“Truly there is no military solution to ISIL,” he said, adding that it could be defeated only with a more comprehensive approach that includes diplomacy. “That may be a tough pill to swallow. But there is no military solution.” Ibid.

Even if there were a military solution, the current military approach -- airstrikes along with only marginal success at putting together a "coalition of the willing" Arab states -- is a long way from the element in the Powell Doctrine that calls for overwhelming force. ("Powell (and other military officers of his generation) believed that the United States should . . . use sufficient force to achieve decisive victory" -- and that only after his eight prior conditions were clearly met. Stephen M. Walt, "Applying the 8 Questions of the Powell Doctrine to Syria," Foreign Policy, September 3, 2013.) [General Colin Powell; photo credit: unknown.]

At the Dempsey hearing, Senator John McCain, not surprisingly, found the military response so far to be "inadequate." Senator Angus King said that airstrikes here and there from time to time struck him as something more resembling a game of "whack-a-mole" than a well-considered military strategy. Peters and Landler, above.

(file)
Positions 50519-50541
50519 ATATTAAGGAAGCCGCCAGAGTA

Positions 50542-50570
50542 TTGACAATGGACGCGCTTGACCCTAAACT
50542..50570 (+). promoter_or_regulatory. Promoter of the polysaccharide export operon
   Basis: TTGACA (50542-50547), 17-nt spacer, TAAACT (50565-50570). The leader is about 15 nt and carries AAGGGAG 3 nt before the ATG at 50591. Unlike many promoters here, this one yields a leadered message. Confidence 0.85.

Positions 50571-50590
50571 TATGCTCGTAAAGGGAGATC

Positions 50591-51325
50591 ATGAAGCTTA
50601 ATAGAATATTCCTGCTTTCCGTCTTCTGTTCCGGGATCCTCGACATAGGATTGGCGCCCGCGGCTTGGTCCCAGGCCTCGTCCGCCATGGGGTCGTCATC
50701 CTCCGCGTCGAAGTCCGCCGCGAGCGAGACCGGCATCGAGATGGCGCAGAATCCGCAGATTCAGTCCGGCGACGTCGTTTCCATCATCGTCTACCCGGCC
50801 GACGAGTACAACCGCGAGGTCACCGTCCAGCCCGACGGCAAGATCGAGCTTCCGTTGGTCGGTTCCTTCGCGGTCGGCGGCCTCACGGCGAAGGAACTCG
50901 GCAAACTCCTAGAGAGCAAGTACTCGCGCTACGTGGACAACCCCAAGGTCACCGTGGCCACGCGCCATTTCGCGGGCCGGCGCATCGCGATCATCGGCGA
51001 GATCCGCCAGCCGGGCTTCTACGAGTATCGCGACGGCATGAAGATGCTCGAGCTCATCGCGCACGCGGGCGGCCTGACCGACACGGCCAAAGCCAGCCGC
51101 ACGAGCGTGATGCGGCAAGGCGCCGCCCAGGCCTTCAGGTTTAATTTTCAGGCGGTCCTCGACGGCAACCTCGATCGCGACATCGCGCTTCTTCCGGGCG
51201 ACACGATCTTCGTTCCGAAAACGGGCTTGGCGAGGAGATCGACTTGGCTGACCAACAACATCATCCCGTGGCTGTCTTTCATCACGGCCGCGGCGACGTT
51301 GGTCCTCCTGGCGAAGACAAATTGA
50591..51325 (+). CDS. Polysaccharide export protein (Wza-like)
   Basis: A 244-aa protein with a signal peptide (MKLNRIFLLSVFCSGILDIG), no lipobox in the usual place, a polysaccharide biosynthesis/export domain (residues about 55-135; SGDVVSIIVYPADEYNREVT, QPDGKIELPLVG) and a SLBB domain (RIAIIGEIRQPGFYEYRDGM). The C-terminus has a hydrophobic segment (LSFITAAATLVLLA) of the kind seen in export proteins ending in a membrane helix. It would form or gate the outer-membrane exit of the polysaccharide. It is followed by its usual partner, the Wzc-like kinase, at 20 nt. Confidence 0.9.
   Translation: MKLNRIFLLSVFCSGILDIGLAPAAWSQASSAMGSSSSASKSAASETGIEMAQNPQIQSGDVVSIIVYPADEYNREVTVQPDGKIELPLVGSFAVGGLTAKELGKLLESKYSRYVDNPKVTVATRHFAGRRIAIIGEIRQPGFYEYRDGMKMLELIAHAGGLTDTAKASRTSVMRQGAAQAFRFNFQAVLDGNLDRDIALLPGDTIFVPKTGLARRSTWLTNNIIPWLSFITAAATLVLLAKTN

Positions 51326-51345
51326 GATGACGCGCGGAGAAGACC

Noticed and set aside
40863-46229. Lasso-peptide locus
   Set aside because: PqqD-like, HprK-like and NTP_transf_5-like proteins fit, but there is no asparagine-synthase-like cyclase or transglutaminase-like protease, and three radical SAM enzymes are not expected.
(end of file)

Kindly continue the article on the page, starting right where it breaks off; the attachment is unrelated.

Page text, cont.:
[As will develop over the days to come, and will ultimately be discussed in this blog, there are at least a couple of additional rather significant military obstacles to overcome. (a) Anti-aircraft defenses. Both QSIS and Syria have anti-aircraft capability. There are reports that either QSIS or the Syrian government shot down a plane over Syria just this week. So what? So (1) our bombing efforts cannot be as effective as we thought, (2) more significant, our air war is now, unambiguously, "combat," (3) manned fighter planes are not unmanned drones; there is now a real risk that U.S. pilots can be killed, and (4) if they aren't killed, but are shot down, or otherwise forced to land, General Dempsey has made clear that he will put "boots on the ground" to attempt their rescue. (b) Syria. It is even less clear now than it was a year ago how we can effectively participate in Syria -- with or without combat forces on the ground. Our presumed purpose in entering Syria in any way at this time is to "destroy" QSIS. In addition to the problems always associated with air bombardments in urban wars, and the likelihood of our planes being shot down, we will be fighting (with a goal of destroying) the Syrian government's most effective enemy at this time: QSIS. It is unlikely that we can train enough "moderate" resistance fighters to overwhelm QSIS, and even less likely that all the arms we would supply them would never be taken and used by QSIS forces. And if we were to be "successful" in this effort, which is unlikely, we would have simply aided the Syrian government in oppressing its people further. Thus, our participation in a war in Syria seems even more problematical than our participation in Iraq War III.]

It is, of course, too early to tell how Iraq War III will end -- indeed, whether it ever will. But it is not too early to predict, to sound a warning, and to hope that reason will ultimately prevail.

# # #

Friday, September 12, 2014

Whatever the Question, Is War the Best Answer?

September 10, 2014, 10:30 p.m.